The House of Velvet and Glass by Katherine Howe

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Howe’s harrowing but enthralling story seduces with its meticulous research, elements of dark danger and suspense, compelling themes and breathtaking twist in the tail.
-Guardian

Synopsis

Katherine Howe, author of the phenomenal New York Times bestseller The Physick Book of Deliverance Dane, returns with an entrancing historical novel set in Boston in 1915, where a young woman stands on the cusp of a new century, torn between loss and love, driven to seek answers in the depths of a crystal ball.

Still reeling from the deaths of her mother and sister on the Titanic, Sibyl Allston is living a life of quiet desperation with her taciturn father and scandal-plagued brother in an elegant town house in Boston's Back Bay. Trapped in a world over which she has no control, Sybil flees for solace to the parlor of a table-turning medium.

But when her brother is suddenly kicked out of Harvard under mysterious circumstances and falls under the sway of a strange young woman, Sibyl turns for help to psychology professor Benton Jones, despite the unspoken tensions of their shared past. As Benton and Sibyl work together to solve a harrowing mystery, their long-simmering spark flares to life, and they realize that there may be something even more magical between them than a medium's scrying glass.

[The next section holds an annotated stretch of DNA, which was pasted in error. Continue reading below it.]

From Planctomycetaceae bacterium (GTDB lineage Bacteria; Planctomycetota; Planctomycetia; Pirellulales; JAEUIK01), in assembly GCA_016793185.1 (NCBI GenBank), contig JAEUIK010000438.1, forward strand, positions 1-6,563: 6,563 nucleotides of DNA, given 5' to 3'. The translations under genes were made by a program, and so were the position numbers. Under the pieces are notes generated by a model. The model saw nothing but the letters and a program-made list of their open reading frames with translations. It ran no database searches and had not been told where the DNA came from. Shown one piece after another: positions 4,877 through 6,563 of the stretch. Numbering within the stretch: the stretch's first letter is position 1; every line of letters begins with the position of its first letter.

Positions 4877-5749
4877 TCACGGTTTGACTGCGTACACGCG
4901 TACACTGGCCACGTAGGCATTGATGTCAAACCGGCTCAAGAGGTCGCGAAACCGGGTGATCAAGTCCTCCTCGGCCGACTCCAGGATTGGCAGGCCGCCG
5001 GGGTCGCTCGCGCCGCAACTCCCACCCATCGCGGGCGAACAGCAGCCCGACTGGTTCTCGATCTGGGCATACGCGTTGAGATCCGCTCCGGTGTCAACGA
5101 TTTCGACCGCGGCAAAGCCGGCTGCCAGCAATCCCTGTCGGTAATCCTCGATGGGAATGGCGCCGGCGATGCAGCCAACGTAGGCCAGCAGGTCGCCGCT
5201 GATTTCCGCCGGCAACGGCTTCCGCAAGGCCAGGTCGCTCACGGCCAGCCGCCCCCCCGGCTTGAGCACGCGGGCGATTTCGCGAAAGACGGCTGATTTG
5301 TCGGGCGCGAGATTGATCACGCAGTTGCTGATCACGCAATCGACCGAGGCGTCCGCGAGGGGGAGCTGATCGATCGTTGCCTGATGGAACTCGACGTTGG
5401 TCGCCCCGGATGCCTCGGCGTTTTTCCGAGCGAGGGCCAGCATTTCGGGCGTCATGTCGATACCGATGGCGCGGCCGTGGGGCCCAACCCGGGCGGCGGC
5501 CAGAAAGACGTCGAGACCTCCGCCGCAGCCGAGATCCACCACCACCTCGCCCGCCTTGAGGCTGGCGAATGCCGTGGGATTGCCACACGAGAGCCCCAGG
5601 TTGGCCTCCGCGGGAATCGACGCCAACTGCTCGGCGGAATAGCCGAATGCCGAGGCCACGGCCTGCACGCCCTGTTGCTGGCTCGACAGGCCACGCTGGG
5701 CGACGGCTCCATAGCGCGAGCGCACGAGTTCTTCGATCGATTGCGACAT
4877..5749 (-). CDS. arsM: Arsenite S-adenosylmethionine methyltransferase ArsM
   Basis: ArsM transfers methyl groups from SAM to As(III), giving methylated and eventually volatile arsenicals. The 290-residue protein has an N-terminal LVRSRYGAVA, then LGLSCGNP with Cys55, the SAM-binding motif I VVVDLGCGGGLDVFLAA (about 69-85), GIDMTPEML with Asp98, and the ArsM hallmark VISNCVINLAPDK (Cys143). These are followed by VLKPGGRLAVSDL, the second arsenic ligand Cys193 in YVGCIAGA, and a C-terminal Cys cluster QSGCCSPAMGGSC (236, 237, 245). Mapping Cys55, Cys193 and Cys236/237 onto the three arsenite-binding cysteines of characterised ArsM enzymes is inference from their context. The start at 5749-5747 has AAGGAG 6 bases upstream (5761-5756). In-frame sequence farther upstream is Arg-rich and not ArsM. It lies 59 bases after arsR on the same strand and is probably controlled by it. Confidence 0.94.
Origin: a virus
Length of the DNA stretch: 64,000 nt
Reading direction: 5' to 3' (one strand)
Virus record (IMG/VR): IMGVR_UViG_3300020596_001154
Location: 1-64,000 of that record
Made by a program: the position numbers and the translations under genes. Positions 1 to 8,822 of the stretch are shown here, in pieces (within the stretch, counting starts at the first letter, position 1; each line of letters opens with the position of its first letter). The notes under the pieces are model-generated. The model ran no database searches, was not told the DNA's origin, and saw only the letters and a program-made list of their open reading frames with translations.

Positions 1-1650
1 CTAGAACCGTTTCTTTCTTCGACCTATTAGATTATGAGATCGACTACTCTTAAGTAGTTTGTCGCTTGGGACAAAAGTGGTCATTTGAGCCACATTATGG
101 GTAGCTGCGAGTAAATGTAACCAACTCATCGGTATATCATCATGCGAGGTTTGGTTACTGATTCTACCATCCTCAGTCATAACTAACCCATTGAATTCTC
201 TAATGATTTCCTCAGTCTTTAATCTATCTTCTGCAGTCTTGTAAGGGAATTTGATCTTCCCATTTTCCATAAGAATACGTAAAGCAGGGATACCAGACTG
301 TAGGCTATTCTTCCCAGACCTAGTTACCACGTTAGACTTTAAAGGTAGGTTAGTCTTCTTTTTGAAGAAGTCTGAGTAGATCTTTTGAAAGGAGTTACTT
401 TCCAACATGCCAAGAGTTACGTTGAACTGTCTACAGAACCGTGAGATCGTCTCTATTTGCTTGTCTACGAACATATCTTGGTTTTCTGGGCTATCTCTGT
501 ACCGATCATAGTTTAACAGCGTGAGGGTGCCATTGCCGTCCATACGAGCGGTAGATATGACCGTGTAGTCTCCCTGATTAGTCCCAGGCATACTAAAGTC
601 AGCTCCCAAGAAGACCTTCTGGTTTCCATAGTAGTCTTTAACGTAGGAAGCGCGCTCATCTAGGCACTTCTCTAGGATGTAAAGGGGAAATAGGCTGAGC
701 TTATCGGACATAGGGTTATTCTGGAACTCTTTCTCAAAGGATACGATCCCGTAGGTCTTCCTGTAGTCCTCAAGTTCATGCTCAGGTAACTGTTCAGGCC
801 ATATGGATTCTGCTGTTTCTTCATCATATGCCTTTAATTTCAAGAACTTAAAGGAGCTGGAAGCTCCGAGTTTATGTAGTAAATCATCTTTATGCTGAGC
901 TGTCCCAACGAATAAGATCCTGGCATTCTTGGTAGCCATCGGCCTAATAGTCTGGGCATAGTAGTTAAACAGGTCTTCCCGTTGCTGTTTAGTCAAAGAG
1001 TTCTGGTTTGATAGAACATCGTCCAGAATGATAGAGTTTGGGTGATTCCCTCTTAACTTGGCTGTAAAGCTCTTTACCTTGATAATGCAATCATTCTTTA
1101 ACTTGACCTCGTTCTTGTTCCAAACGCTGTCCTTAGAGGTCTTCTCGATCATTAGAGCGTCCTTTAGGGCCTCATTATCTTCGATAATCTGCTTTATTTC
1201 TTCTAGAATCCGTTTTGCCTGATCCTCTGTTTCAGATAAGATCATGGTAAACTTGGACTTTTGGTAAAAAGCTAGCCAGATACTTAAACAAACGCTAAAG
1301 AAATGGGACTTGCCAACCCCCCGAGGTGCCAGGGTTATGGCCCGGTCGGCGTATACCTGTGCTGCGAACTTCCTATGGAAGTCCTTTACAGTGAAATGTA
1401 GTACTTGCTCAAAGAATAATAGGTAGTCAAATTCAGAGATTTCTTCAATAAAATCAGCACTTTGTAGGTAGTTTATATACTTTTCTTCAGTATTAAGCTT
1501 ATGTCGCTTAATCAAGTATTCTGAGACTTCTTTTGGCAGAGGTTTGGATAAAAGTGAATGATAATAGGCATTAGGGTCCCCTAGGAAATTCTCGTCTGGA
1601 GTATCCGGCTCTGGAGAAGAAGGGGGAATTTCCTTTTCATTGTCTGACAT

From the opium dens of Boston's Chinatown to the opulent salons of high society, from the back alleys of colonial Shanghai to the decks of the Titanic, The House of Velvet and Glass weaves together meticulous period detail, intoxicating romance, and a final shocking twist in a breathtaking novel that will thrill readers.

Bonus features in the eBook: Katherine Howe's essay on scrying; Boston Daily Globe article on the Titanic from April 15, 1912; and a Reading Group Guide and Q&A with the author, Katherine Howe.
 

About Katherine Howe

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Katherine Howe's ancestors settled Essex County, Mass. in the 1620s, and stayed there through the twentieth century. Family members included Elizabeth Proctor, who survived the Salem witch trials, and Elizabeth Howe, who did not. Katherine Howe got a Ph.D. in American and New England Studies at Boston University, which included a research seminar on New England witchcraft. The idea for this novel developed while she was studying for her Ph.D. exams, walking her dog through the woods between Marblehead and Salem. She lives in Marblehead, MA with her husband and assorted animals.
 
Published April 10, 2012 by Hachette Books. 564 pages
Genres: History, Horror, Literature & Fiction. Fiction
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Guardian

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Reviewed by Pam Norfolk on Oct 24 2012

Howe’s harrowing but enthralling story seduces with its meticulous research, elements of dark danger and suspense, compelling themes and breathtaking twist in the tail.

Read Full Review of The House of Velvet and Glass | See more reviews from Guardian

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